Why I Suggest a For Loop
There are several different ways to approach a multi-condition query, so why did I choose iterating through a for loop? After reading Multi-Condition Data Retrieval, you may be wondering why not do one of the following:
- Create a temporary table on the server
- Run one query per row
- Make a single SQL query
All valid options.
Some environments are well-equipped for simple queries where only one dynamic condition needs to be met and the retrieval takes a reasonable amount of time, say less than an hour. However, when there are two dynamic conditions, as described in our example and a long list of data is needed, some environments run into several barriers:
- There may be a 1,000 item limit on our data filters
- You may not have access to write temporary tables
- The connection may timeout on us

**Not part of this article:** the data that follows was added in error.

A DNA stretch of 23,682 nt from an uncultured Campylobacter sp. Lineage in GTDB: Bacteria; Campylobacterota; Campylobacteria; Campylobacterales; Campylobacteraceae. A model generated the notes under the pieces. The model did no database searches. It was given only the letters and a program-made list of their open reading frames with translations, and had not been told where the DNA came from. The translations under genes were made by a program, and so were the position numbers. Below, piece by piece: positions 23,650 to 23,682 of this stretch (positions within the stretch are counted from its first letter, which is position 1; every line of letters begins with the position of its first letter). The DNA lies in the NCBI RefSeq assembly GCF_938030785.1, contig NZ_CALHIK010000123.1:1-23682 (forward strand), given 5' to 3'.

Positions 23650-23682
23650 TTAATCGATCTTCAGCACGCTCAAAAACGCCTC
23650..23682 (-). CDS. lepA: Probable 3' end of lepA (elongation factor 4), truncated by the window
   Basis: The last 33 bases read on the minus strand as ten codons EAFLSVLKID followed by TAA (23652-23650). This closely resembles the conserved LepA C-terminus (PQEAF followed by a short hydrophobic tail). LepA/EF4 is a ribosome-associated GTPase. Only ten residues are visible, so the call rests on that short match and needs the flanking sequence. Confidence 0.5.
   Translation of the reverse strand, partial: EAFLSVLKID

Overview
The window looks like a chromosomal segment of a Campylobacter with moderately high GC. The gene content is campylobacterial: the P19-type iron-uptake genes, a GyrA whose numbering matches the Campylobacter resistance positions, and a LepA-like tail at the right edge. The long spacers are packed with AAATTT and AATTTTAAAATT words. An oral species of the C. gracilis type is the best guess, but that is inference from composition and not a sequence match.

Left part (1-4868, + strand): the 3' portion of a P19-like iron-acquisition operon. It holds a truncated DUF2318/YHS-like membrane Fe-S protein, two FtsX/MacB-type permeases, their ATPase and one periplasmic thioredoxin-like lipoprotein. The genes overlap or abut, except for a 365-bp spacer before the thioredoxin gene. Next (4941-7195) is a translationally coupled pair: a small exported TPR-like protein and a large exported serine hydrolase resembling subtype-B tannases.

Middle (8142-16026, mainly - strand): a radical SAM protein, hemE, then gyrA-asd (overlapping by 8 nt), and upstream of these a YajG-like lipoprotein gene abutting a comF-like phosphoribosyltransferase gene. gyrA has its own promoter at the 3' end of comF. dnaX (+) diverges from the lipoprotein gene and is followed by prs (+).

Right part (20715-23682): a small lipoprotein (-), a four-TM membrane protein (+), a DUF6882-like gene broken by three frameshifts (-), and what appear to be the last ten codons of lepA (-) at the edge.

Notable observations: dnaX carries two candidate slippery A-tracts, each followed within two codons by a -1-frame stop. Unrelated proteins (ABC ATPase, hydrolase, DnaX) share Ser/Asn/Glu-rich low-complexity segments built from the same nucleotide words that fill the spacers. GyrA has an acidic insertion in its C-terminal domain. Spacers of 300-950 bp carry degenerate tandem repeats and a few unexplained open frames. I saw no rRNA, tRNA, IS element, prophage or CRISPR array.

So a single, gigantic script may not fit within the 1,000 item limit. And access issues get in the way of uploading the client data to a temporary table. And even if you can circumnavigate around those challenges, queries may be limited to one hour of running time before timing out.
My solution to run one query per row may seem inefficient but it does solve for those challenges. Another option, if you want to improve performance, is to paginate and run something like 1,000 rows at a time. For my needs, the one at a time approach works and is easier to debug.
These common issues are well-documented on the Internet. For examples, see here, here, and here. The
CREATE TABLE AS SELECT * FROM +source table+@+database link+; solution does not work due to other access restrictions we face.
Return to the original article here: Multi-Condition Data Retrieval